A story is something that must be told. Except that every time I start a new project—essay, short story, novel—I have nothing to say. No mission. No sense of where I'm going, or of how long it will take me to get there. I sit down at my desk armed with scraps, bits and pieces I've carried around for years and can't seem to shake: a line I overheard in the park one afternoon (a mother screaming at her teenage daughter: "You're a victim! You're a victim!"), a moment during a funeral (the father of the deceased adjusts his glasses). I start writing to see how far I can open those details up, knowing there's no guarantee any of them will.
All I have is the impulse, the faint hope that the tightrope is there.
But there are more sensible ways to write. I've heard other writers talk about them, with a familiarity that makes me want to sink into the floorboards. They describe index cards and timelines, elaborate wall display mapping out character development, plotlines they've diagrammed neatly above their desks. It all sounds very organized and sane and, frankly, inconceivable. When I was teaching, I pretended I was like those writers: "Try color-coordinating your characters with markers!" I told my class. "Block out how much space each character takes up on the page!" I figured if my students knew how many of my pages ended up in a file marked "NEVER MIND", they'd walk out. No one wants to learn from someone whose methodology involves squeezing her eyes shut and praying.
This sense of blind fumbling only deepens when the work in question is a novel. There are that many more opportunities for disaster. When I started writing the first pages of what would eventually become my novel, Autobiography of Us, all I brought to my desk was a snake. This particular snake had made an appearance at a friend's wedding weekend brunch years before and stuck, fastened to my brain like a burr. Two years and dozens of drafts later, the wedding had ballooned from a single scene to fifty pages and the snake had been replaced by another uninvited guest, a man who became one of the book's main characters. Had I known that what interested me about the snake was not the animal, but rather the idea of The Unknown sneaking its way into a celebration, I could have saved myself months of work (not to mention tears). But I had to stumble around in all the snake's possibilities before I found my way out. I had to write my way through the snake to discover what I wanted to say.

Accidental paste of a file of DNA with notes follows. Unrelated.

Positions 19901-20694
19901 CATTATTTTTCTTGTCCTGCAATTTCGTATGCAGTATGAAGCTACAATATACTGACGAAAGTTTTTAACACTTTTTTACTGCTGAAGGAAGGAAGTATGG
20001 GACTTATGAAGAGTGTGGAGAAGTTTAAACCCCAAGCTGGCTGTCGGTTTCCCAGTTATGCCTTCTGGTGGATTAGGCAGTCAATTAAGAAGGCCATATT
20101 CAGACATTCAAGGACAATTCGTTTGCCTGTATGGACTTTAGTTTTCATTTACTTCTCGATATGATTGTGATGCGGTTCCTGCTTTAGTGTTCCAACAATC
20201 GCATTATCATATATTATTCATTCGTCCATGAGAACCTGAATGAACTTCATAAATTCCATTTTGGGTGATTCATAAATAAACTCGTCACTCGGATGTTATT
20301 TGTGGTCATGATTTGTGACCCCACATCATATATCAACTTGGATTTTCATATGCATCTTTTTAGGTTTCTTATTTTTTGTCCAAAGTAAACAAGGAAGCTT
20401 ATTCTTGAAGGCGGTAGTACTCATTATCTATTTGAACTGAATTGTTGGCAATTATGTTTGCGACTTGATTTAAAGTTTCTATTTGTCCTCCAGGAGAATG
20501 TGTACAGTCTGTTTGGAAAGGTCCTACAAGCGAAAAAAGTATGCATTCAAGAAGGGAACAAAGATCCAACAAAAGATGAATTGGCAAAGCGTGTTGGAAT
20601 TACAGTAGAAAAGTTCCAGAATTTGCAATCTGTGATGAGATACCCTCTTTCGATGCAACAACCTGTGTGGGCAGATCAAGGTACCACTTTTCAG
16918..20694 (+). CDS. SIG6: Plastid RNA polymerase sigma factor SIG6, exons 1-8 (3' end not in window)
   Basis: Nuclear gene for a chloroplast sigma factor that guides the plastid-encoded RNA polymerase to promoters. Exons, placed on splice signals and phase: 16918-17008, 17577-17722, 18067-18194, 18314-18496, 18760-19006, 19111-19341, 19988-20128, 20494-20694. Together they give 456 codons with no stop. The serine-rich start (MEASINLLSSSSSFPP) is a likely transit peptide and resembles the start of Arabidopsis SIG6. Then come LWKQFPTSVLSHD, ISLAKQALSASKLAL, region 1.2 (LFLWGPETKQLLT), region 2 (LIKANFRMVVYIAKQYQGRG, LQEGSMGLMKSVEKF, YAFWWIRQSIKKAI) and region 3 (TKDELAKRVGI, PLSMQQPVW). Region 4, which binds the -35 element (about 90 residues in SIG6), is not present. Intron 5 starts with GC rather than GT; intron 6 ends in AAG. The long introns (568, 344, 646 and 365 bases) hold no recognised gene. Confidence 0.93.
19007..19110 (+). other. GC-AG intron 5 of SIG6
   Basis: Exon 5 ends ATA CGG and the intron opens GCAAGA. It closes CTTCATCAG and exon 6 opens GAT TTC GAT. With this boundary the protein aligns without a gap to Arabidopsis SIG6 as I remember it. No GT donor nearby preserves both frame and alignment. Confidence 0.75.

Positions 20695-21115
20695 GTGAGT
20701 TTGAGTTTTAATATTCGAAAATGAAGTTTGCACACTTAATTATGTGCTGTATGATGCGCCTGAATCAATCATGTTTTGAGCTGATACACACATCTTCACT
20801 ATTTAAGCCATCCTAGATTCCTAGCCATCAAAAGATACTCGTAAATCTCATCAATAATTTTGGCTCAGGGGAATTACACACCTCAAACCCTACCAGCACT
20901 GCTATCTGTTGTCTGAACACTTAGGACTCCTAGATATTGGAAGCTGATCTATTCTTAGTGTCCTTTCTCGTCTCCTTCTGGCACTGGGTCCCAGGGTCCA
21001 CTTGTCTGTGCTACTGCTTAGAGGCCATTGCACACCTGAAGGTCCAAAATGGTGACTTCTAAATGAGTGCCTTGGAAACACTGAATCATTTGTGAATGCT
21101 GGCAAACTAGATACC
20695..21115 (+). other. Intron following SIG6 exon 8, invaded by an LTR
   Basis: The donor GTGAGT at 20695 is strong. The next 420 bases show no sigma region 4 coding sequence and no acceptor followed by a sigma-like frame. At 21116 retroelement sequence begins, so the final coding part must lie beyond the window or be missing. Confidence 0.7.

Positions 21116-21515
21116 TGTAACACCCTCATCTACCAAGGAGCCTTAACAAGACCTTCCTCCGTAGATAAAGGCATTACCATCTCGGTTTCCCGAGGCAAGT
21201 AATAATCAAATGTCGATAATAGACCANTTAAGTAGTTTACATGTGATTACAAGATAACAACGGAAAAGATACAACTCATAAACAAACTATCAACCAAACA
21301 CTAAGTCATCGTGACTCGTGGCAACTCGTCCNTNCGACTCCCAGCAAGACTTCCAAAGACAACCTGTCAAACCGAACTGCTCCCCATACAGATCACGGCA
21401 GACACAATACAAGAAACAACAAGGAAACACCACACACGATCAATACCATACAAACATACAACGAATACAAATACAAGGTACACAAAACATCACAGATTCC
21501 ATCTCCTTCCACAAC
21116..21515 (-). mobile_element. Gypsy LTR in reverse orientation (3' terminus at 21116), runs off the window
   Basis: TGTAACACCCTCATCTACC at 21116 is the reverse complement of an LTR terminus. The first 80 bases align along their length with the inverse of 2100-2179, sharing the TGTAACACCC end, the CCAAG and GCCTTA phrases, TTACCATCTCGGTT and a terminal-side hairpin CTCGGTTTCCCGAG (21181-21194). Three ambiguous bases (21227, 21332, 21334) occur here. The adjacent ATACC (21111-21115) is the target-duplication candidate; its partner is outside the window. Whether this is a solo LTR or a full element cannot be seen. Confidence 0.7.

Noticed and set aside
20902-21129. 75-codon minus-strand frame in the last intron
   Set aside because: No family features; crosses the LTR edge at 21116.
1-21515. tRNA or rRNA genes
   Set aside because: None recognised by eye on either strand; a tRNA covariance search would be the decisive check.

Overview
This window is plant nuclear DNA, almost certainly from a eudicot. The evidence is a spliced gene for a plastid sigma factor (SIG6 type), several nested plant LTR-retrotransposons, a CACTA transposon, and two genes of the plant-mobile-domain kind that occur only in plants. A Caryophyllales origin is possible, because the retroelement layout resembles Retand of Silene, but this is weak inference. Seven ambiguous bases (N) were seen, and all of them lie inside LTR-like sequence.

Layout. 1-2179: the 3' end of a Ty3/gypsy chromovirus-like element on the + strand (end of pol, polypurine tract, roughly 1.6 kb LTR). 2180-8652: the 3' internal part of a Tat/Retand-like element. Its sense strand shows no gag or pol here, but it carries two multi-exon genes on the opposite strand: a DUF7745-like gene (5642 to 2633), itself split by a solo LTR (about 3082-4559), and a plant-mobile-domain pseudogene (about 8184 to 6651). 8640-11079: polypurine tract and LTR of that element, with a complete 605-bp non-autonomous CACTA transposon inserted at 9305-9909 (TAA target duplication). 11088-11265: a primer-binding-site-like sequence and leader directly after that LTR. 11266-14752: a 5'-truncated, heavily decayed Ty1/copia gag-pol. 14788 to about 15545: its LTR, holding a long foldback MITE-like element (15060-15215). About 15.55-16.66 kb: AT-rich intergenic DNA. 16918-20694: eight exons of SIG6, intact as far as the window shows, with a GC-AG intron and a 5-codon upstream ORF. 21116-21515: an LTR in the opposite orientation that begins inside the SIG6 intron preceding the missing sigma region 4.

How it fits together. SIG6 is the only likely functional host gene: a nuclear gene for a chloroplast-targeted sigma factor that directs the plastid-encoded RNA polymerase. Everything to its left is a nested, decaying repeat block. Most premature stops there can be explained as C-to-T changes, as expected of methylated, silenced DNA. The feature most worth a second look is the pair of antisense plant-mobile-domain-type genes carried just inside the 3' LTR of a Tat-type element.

If it sounds awful, all this searching and obfuscation, it is. There's nothing nice about being asked "so
what are you writing about?" and having to shrug and admit you don't have a clue. Which is why I was surprised to find myself, a few months ago, missing that old ignorance. Finishing a book—really finishing it, relinquishing your Vulcan death-grip on it and allowing it to sail out into the world—means making sure you know it inside and out. It means re-writing and re-thinking every single sentence, picking up and considering every comma and colon, weighing each word against all the other possible words. By the time my editor sent my book back to me for a final, pre-publication read, I'd examined those pages so many times, with such painstaking care, I felt ill at the idea of encountering them again.
Turns out I knew no more than I ever had. I cried when I got to the last page. Not because I was disappointed or impressed, but because I had no idea I'd written such a sad story. Nor did I realize I'd written something so full of longing. But there it was, on every page, a raw need I never would have identified as my own. I'd just found out I was pregnant with my husband's and my first when I read Autobiography through that final time, and maybe the most surprising realization that struck me as I read was that part of the longing in the book was the longing for a child. When I started the book, and all during the years it took me to write it, I hadn't known I wanted to be a mother. Nor had I guessed becoming one would turn out to be such a difficult process, bringing its own heartbreak along the way. Maybe the most astonishing thing about writing is the same thing that makes getting older a process of ongoing revelation: you bumble along like an idiot, only to discover you've known the answers all along. It takes a wallop of trust for the truth to show its face.